Summit via Everett Collection
You can imagine that Renny Harlin, director and one quadrant of the writing team for The Legend of Hercules, began his pitch as such: We'll start with a war, because lots of these things start with wars. It feels like this was the principal maxim behind a good deal of the creative choices in this latest update of the Ancient Greek myth. There are always horse riding scenes. There are generally arena battles. There are CGI lions, when you can afford 'em. Oh, and you've got to have a romantic couple canoodling at the base of a waterfall. Weaving them all together cohesively would be a waste of time — just let the common threads take form in a remarkably shouldered Kellan Lutz and action sequences that transubstantiate abjectly to and fro slow-motion.
But pervading through Lutz's shirtless smirks and accent continuity that calls envy from Johnny Depp's Alice in Wonderland performance is the obtrusive lack of thought that went into this picture. A proverbial grab bag of "the basics" of the classic epic genre, The Legend of Hercules boasts familiarity over originality. So much so that the filmmakers didn't stop at Hercules mythology... they barely started with it, in fact. There's more Jesus Christ in the character than there is the Ancient Greek demigod, with no lack of Gladiator to keep things moreover relevant. But even more outrageous than the void of imagination in the construct of Hercules' world is its script — a piece so comically dim, thin, and idiotic that you will laugh. So we can't exactly say this is a totally joyless time at the movies.
Summit via Everett Collection
Surrounding Hercules, a character whose arc takes him from being a nice enough strong dude to a nice enough strong dude who kills people and finally owns up to his fate — "Okay, fine, yes, I guess I'm a god" — are a legion of characters whose makeup and motivations are instituted in their opening scenes and never change thereafter. His de facto stepdad, the teeth-baring King Amphitryon (Scott Adkins), despises the boy for being a living tribute to his supernatural cuckolding; his half-brother Iphicles (Liam Garrigan) is the archetypical scheming, neutered, jealous brother figure right down to the facial scar. The dialogue this family of mongoloids tosses around is stunningly brainless, ditto their character beats. Hercules can't understand how a mystical stranger knows his identity, even though he just moments ago exited a packed coliseum chanting his name. Iphicles defies villainy and menace when he threatens his betrothed Hebe (Gaia Weiss), long in love with Hercules, with the terrible fate of "accepting [him] and loving [their] children equally!" And the dad... jeez, that guy must really be proud of his teeth.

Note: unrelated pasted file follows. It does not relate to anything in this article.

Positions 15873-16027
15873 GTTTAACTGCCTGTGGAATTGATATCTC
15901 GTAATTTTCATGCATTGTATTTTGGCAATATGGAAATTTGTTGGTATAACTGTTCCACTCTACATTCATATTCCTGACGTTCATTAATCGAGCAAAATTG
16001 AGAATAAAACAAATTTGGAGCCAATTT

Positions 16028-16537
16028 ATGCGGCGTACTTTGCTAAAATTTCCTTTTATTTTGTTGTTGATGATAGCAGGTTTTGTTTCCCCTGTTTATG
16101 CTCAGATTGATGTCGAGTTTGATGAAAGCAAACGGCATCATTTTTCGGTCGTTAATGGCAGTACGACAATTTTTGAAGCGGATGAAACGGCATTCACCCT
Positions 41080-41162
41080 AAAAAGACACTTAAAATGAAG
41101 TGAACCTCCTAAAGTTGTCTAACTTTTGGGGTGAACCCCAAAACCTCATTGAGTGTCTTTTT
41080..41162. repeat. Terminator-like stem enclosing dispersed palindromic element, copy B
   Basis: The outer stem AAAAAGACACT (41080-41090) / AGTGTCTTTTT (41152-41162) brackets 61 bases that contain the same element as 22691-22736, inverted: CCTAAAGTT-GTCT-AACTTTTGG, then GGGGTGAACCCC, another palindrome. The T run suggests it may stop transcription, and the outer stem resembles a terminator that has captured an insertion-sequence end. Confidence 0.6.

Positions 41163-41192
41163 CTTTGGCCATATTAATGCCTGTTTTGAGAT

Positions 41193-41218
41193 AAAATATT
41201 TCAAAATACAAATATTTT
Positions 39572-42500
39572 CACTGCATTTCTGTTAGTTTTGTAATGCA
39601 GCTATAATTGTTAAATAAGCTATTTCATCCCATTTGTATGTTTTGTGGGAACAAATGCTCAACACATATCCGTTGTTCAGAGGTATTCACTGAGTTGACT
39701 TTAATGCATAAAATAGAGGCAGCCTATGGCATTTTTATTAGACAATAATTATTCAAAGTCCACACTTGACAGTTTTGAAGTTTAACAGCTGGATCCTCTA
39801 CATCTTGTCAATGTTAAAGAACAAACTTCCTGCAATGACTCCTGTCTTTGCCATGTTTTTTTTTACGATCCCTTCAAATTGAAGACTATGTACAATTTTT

With no artistic feat successfully accomplished (or even braved, really) by this movie, we can at the very least call it inoffensive. There is nothing in The Legend of Hercules with which to take issue beyond its dismal intellect, and in a genre especially prone to regressive activity, this is a noteworthy triumph. But you might not have enough energy by the end to award The Legend of Hercules with this superlative. Either because you'll have laughed yourself into a coma at the film's idiocy, or because you'll have lost all strength trying to fend it off.
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Lions Gate via Everett Collection
When we last left our heroes, they had conquered all opponents in the 74th Annual Hunger Games, returned home to their newly refurbished living quarters in District 12, and fallen haplessly to the cannibalism of PTSD. And now we're back! Hitching our wagons once again to laconic Katniss Everdeen and her sweet-natured, just-for-the-camera boyfriend Peeta Mellark as they gear up for a second go at the Capitol's killing fields.
But hold your horses — there's a good hour and a half before we step back into the arena. However, the time spent with Katniss and Peeta before the announcement that they'll be competing again for the ceremonial Quarter Quell does not drag. In fact, it's got some of the film franchise's most interesting commentary about celebrity, reality television, and the media so far, well outweighing the merit of The Hunger Games' satire on the subject matter by having Katniss struggle with her responsibilities as Panem's idol. Does she abide by the command of status quo, delighting in the public's applause for her and keeping them complacently saturated with her smiles and curtsies? Or does Katniss hold three fingers high in opposition to the machine into which she has been thrown? It's a quarrel that the real Jennifer Lawrence would handle with a castigation of the media and a joke about sandwiches, or something... but her stakes are, admittedly, much lower. Harvey Weinstein isn't threatening to kill her secret boyfriend.
Through this chapter, Katniss also grapples with a more personal warfare: her devotion to Gale (despite her inability to commit to the idea of love) and her family, her complicated, moralistic affection for Peeta, her remorse over losing Rue, and her agonizing desire to flee the eye of the public and the Capitol. Oftentimes, Katniss' depression and guilty conscience transcends the bounds of sappy. Her soap opera scenes with a soot-covered Gale really push the limits, saved if only by the undeniable grace and charisma of star Lawrence at every step along the way of this film. So it's sappy, but never too sappy.
In fact, Catching Fire is a masterpiece of pushing limits as far as they'll extend before the point of diminishing returns. Director Francis Lawrence maintains an ambiance that lends to emotional investment but never imposes too much realism as to drip into territories of grit. All of Catching Fire lives in a dreamlike state, a stark contrast to Hunger Games' guttural, grimacing quality that robbed it of the life force Suzanne Collins pumped into her first novel.